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Iowa State University - Football

Iowa State Football Camps


Bergstrom Indoor Practice Facility

The new $9.6 million Steve and Debbie Bergstrom Indoor Training Facility opened for football practice in March 2004. The 92,000-square-foot building was constructed over the existing turf practice field as a part of the Johnny Majors Practice Complex west of Jack Trice Stadium. Funding for this project was from private gifts to the athletic department and ISU Foundation.

New Football Facility

Construction began in the fall of 2011 to build a 60,000 square foot, two-story complex to house the Cyclone football team and its operational functions.

Construction on the $20.6 million structure, located adjacent to the Bergstrom Indoor Practice Facility, is moving along quickly.

Jack Trice Stadium

Without a doubt, the 55,000-seat Jack Trice Stadium is one of the most beautiful nationally. Located on a 30-acre tract, the stadium is part of the ISU Center on the southeast corner of the Ames campus. The special football atmosphere at Jack Trice Stadium has been enhanced with the installation of a video/scoreboard and permanent lighting prior to the 2002 season. The stadium is named in honor of Jack Trice, Iowa State’s first African-American athlete. Trice died from injuries he received in a varsity football game in October 1923.

Jack Trice Stadium offers an unobstructed view of the playing field as well as remarkably easy access and parking. The stadium is part of the Iowa State Center, which includes James H. Hilton Coliseum, C.Y. Stephens Auditorium, J.W. Fisher Theater and the Carl Scheman Continuing Education Building, with lighted parking for 4,000 vehicles.

The stadium was completed in less than two years, from the ground breaking on Oct. 26, 1973, to the first game, a victory over Air Force, on Sept. 20, 1975. In late 1973 and spring of 1974, heavy earth-moving equipment shaped the embankments. A huge, movable form shaped the lower decks with thousands of cubic yards of concrete.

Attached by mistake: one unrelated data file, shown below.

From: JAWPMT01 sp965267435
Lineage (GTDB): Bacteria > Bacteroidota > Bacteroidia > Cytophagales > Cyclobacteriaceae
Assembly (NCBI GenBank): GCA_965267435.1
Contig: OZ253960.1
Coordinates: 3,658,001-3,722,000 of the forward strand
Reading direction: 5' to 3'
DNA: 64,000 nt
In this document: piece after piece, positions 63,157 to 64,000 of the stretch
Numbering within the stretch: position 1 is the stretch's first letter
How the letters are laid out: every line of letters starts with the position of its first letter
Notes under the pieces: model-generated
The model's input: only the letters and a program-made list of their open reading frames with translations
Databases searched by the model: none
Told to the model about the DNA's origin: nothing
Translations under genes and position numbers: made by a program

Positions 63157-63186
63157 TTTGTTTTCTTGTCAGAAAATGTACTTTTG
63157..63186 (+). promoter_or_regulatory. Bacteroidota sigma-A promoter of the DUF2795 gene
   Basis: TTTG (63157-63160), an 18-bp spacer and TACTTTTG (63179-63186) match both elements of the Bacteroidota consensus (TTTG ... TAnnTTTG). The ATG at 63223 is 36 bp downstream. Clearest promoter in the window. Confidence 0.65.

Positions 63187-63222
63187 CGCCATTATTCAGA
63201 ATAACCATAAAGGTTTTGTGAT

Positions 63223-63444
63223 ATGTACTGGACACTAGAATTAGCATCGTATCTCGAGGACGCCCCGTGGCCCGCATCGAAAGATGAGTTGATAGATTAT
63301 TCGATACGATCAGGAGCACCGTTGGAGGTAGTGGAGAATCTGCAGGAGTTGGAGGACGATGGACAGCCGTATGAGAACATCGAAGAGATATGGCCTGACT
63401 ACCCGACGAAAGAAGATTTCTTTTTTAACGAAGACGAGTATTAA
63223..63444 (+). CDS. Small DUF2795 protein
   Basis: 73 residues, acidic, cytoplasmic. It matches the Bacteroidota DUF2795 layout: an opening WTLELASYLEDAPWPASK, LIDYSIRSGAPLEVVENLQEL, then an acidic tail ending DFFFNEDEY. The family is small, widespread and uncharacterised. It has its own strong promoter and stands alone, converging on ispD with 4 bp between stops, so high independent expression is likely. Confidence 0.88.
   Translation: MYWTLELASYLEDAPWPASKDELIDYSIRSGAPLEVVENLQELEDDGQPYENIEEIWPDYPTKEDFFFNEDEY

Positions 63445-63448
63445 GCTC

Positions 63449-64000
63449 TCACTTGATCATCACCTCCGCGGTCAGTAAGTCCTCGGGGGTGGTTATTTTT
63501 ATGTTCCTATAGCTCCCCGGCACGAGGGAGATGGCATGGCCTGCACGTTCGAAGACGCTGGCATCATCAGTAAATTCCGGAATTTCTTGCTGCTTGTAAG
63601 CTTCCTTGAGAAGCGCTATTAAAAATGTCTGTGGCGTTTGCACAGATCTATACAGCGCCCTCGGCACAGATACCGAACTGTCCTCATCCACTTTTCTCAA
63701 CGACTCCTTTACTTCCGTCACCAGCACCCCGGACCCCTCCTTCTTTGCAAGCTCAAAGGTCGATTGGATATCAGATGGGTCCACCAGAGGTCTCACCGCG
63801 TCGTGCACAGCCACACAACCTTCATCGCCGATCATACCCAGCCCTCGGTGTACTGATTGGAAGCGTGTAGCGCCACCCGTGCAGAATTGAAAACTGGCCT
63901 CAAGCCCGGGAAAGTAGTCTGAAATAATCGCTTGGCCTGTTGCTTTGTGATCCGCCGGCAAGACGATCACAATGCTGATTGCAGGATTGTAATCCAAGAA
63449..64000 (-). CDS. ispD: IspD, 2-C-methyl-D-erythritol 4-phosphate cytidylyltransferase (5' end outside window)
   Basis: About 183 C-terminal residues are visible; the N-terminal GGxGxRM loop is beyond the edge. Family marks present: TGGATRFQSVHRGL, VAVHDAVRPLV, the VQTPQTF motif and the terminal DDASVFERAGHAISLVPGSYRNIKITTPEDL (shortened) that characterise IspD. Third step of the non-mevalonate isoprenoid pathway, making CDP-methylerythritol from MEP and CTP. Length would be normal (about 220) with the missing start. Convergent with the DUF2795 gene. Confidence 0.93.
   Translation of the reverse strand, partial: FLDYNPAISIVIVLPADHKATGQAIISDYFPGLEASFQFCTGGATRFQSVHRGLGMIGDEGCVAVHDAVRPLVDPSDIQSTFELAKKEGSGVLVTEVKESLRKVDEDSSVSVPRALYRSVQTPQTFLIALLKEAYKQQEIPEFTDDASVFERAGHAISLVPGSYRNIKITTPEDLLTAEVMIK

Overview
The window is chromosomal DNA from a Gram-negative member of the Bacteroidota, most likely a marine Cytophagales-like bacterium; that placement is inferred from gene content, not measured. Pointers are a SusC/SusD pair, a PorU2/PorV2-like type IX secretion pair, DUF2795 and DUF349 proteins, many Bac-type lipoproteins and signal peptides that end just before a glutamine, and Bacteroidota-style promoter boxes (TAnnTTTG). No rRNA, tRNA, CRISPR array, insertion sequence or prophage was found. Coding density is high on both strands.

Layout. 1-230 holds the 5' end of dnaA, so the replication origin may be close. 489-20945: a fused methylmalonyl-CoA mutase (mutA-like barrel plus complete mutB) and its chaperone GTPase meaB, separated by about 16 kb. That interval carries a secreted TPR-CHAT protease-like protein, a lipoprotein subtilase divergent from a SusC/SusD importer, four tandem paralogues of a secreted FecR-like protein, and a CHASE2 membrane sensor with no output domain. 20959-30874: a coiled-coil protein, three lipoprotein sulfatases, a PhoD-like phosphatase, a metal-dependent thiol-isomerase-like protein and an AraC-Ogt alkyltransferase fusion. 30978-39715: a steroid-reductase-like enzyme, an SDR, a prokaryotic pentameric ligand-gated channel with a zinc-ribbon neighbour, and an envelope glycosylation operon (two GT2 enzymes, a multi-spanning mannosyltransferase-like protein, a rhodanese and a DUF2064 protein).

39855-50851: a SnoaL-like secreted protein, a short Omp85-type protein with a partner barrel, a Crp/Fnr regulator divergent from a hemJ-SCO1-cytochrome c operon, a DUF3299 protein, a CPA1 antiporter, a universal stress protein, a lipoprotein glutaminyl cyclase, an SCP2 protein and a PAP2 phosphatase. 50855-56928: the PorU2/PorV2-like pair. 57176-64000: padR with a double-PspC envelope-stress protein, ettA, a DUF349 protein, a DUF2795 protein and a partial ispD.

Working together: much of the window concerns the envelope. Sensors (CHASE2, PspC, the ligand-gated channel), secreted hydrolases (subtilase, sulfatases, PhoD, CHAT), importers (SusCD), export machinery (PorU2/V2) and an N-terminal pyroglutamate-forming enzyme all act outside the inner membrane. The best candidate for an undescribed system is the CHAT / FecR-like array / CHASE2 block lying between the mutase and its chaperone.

Originally, the stadium had a capacity of 42,500, all on the sidelines. In 1976, end zone bleachers were constructed to increase capacity to more than 46,000. Standing room tickets, sold for each game, brought the capacity to more than 50,000. An all-time record crowd of 54,475 (in the previous configuration) watched the ISU vs. Nebraska game on Oct. 27, 1990.

Completion of the Jacobson Athletic Building and the addition of permanent bleachers in the south end zone, as well as hillside seating in each of the four corners in the stadium changed the capacity to 55,000. A record 55,518 watched the Iowa State-Northern Iowa game Sept. 30, 2006.

A $6.2 million, three-level press tower located on the west side was added to Jack Trice Stadium in 1997. The facility includes press and radio-television levels and nine sky box suites. Fourteen boxes are located on the concourse level in the old press box. In all, Jack Trice Stadium has 23 sky box suites. Opposite the press box on the east side is a modern club section, seating 480 in theater-style seats. Included in the club area are a lounge and restrooms.

The renovated Ralph A. Olsen Building is adjacent to the north end of the Jacobson Athletic Building. The Olsen Building, named in honor of prominent Ellsworth, Iowa, farmer and alumnus, houses the strength, athletic training and equipment facilities.

The stadium complex was transformed in 1995-96 with the construction of the state-of-the-art Richard O. Jacobson Athletic Building. The home of Iowa State’s football program includes football offices, team meeting rooms, locker rooms, an auditorium and a natural grass field that debuted with the 1996 season opener.